Because the battle never went to court, we never got an answer on whether security or privacy takes priority. A year later, the only thing that's clear from the public battle is just how hazy everything still is. And the conflict isn't going away anytime soon, especially if there's another terrorist attack.
"This past year was kind of a missed opportunity to work this thing out," said William Snyder, visiting assistant professor of law at the Syracuse University College of Law. "It hasn't gone away. The question is whether you deal with it now when things are calm or later when the stakes are high."
Email’s unbeatable advantage is that either everyone has an email address, or can easily get one. There are hundreds of different ways to communicate, including Facebook Messenger, Skype, WhatsApp, Snapchat, Slack and so on, but not even Facebook (1.86 billion monthly active users) has the same reach. Email has an estimated 2.7 billion users with 4.6bn accounts.
Early in the history of artificial intelligence, researchers came up against what is referred to as Moravec’s paradox: tasks that seem laborious to us (arithmetic, for example) are easy for a computer, whereas those that seem easy to us (like picking out a friend’s voice in a noisy bar) have been the hardest for A.I. to master. It is not profoundly challenging to design a computer that can beat a human at a rule-based game like chess; a logical machine does logic well. But engineers have yet to build a robot that can hopscotch. The Austrian roboticist Hans Moravec theorized that this might have something to do with evolution. Since higher reasoning has only recently evolved—perhaps within the last hundred thousand years—it hasn’t had time to become optimized in humans the way that locomotion or vision has. The things we do best are largely unconscious, coded in circuits so ancient that their calculations don’t percolate up to our experience. But because logic was the first form of biological reasoning that we could perceive, our thinking machines were, by necessity, logic-based.
People who want zero cables and a case that charges their buds on the go might be happier with the AirPods. But the BeatsX offer easier volume control and seem to maintain a better connection, whereas I've had the AirPods lose connection to one side before.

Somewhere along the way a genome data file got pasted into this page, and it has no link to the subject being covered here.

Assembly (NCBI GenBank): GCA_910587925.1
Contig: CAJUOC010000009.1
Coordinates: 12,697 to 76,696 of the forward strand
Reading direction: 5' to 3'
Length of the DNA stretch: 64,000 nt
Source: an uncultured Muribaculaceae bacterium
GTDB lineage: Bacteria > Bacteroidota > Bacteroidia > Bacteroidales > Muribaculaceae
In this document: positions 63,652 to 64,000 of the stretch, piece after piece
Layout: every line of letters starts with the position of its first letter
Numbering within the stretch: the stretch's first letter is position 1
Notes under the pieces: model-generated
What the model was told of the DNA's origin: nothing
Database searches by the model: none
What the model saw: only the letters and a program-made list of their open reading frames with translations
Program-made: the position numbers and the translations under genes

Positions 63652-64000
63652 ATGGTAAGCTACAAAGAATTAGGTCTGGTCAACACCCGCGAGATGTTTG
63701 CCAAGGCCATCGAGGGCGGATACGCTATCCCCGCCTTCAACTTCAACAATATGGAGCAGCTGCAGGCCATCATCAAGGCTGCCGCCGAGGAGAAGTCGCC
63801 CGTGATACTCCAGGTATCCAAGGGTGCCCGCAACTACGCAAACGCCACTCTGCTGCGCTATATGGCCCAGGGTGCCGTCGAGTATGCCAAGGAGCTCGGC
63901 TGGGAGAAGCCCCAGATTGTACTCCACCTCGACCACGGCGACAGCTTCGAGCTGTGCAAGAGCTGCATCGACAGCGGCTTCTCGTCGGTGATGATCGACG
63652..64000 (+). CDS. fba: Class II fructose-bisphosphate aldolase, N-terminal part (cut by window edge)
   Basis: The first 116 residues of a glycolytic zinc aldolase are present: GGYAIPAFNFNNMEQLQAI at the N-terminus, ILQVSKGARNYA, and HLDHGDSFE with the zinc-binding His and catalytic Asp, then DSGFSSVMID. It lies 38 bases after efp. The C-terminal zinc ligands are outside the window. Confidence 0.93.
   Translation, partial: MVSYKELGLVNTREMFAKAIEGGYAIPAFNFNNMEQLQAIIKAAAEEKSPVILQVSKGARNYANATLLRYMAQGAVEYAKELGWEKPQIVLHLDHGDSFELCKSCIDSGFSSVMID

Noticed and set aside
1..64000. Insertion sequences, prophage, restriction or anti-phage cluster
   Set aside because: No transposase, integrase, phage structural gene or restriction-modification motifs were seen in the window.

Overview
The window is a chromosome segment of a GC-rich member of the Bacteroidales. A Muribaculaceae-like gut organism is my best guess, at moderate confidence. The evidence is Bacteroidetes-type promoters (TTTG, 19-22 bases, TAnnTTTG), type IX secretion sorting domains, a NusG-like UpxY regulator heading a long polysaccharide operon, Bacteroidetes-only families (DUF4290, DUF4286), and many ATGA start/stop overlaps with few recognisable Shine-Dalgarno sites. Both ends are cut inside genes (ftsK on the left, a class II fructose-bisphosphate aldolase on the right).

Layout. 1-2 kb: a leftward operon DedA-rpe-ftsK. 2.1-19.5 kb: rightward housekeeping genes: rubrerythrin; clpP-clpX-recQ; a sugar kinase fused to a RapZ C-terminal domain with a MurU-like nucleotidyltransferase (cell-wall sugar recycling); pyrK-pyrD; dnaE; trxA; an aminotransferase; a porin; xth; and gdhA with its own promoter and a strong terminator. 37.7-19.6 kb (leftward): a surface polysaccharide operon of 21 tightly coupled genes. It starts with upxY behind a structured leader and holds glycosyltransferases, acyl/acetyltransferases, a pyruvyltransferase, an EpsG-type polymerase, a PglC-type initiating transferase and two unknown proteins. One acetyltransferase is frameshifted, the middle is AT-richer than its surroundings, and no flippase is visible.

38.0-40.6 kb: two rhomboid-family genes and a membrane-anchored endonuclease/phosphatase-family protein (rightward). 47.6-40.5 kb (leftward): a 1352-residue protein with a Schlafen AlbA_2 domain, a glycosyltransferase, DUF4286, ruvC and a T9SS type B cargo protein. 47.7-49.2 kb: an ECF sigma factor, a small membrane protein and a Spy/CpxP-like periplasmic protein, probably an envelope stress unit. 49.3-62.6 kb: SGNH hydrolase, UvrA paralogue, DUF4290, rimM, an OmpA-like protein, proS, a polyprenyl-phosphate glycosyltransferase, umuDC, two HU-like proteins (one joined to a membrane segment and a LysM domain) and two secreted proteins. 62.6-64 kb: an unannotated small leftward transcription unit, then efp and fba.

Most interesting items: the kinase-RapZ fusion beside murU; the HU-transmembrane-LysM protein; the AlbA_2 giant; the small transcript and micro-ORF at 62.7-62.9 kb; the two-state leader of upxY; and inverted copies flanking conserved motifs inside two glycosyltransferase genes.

First things first: this is an Apple device and it’s a smartphone, so you’ll never hide yourself completely, but you can do a few things to shore up holes to make sure you’re not making it easy for someone to collect your private information. We don’t want to give you a false sense of impenetrable privacy here, but the below tips and various apps will at least lock down information as much as possible without disrupting your daily activities.
Moving up from cheap alternatives to this feels like night and day. The price can be prohibitively expensive for occasional photographers, but just right for those who want a trusted name in lens optics.
TwIM, released today, is a new app that turns Twitter's Direct Messages function into a dedicated chat app, ignoring all other Twitter features for a clean, simple DM chat experience.
Hidden Folks — which launches today on iOS, Steam, and Apple TV — is best described as an interactive Where’s Waldo? but for grown-ups. The premise is the same as those classic children’s books: you’re presented with a complex scene, and the goal is to find specific people or objects within it. And like Where’s Waldo? it can be incredibly challenging. Trying to pick out a particular person in a sea of lookalikes often takes time and careful concentration.
Today, Nikita Voloboev was trying to wrap his head around how this whole Cocoa/Cocoa Touch API thing worked. The conversation started when he asked, “Is UIKit part of Cocoa?” The docs weren’t really giving him an idea of how it all worked.
I cannot believe that Bloomberg published this story by Alex Webb and Alex Sherman, “Apple Struggles to Make Big Deals, Hampering Strategy Shifts”. The entire story consists of quotes from investment bankers arguing that Apple should hire investment bankers to make more large acquisitions. Really, that’s it. [...]
The only proof offered that Apple has struggled in any way to make any acquisitions is that they haven’t made more acquisitions. There’s no mention of any companies that Apple pursued but failed to acquire. Not one.
To a certain extent, the Apple TV is handcuffed by its parent's addiction to fat margins. Apple is constitutionally allergic to losing money on a product—even if it can make up the difference by selling content. Some engineers initially believed the current set-top box should be capable of streaming 4K video, which offers about twice the resolution as the previous generation of high-definition TV. But 4K requires a faster processor, which would have pushed up manufacturing costs. That would have forced Apple to accept a lower margin or charge more than the market would bear. Apple settled for a lesser chip that debuted back in 2014—and no 4K. Likewise, not bundling a gaming controller was partially a cost-driven decision.
But a small group of Apple investors believe the company isn't making progress fast enough, and they're trying to force the company to pick up the pace. "Some of the excuses given by Apple and others — there's not sufficient people in the pipeline, this and that," says investor Tony Maldonado. "Excuse my language, it's bullshit."
Maldonado is leading an effort to mandate that Apple accelerate its work toward becoming a more diverse company. For the second year in a row, he's submitted a shareholder proposal asking that Apple "adopt an accelerated recruitment policy ... to increase the diversity of senior management and its board of directors."